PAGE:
Hilma af Klint conducted séances, communed with spirits, and founded abstraction long before her male contemporaries would take credit for it, a new exhibition reveals.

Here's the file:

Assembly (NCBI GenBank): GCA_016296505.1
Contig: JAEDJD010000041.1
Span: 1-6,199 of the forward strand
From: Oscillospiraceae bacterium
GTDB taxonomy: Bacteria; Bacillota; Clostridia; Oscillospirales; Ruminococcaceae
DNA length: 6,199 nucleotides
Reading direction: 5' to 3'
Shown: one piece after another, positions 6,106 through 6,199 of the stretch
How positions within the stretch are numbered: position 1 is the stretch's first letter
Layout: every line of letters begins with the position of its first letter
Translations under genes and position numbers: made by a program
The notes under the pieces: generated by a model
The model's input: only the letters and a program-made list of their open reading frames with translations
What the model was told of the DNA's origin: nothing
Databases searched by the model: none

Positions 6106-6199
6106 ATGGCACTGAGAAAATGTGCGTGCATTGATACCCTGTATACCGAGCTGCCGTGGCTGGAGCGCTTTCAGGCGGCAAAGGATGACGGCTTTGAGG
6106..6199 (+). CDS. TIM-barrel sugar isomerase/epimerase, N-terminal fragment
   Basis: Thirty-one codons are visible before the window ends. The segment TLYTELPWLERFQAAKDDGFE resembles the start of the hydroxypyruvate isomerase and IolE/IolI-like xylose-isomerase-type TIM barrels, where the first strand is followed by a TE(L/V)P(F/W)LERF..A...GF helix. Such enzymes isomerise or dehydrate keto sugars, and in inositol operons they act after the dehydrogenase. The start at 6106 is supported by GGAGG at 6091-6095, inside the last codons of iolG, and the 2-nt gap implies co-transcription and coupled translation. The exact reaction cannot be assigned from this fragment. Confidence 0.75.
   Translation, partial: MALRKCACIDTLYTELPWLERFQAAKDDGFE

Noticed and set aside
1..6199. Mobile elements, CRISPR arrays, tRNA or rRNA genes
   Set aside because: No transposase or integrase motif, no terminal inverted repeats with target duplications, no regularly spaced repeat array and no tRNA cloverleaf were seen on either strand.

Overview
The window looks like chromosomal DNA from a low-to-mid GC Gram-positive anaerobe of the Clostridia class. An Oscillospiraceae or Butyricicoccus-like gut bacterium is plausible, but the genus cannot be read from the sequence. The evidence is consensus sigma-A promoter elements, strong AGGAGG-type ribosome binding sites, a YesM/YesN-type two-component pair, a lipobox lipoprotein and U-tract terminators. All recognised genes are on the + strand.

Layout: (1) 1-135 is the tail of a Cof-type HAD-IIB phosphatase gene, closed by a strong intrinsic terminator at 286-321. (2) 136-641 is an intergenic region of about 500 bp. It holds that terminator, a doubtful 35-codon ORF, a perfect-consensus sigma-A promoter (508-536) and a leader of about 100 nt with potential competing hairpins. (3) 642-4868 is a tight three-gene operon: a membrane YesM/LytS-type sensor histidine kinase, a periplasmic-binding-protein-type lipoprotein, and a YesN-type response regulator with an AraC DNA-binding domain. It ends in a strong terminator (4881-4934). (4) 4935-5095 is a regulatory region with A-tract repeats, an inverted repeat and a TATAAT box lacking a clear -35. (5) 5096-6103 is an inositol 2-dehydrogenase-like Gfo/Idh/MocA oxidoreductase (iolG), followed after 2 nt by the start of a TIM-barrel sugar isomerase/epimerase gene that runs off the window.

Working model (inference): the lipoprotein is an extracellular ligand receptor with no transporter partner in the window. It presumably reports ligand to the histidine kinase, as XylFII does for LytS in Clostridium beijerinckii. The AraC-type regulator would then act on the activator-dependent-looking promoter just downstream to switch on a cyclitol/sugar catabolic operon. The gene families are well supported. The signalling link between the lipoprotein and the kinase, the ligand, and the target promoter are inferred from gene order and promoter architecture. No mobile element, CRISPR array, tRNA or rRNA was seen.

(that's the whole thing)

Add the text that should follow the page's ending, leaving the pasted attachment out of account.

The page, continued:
Who? A female painter, a pioneer of abstract art, a spiritualist and a dedicated believer in the occult: Swedish artist Hilma af Klint was nothing if not before her time. To the outside world, she spent her life creating a series of unexciting portrait and landscape paintings which challenged neither her own talent, nor the academy, working out of a Stockholm studio next door to the Swedish Association of Painters. By night, however, she conducted séances as part of a secret assembly of five woman painters who named themselves 'The Five,' taking commissions from a spirit she named Amaliel, one of her so-called ‘High Masters’, and seeking oneness of the soul in the colour green. Perhaps most extraordinarily of all, Af Klint experimented in, and ultimately founded, the geometric and colourful abstraction that would be attributed to male founders Wassily Kandinsky, Piet Mondrian and Kazimir Malevich many years later....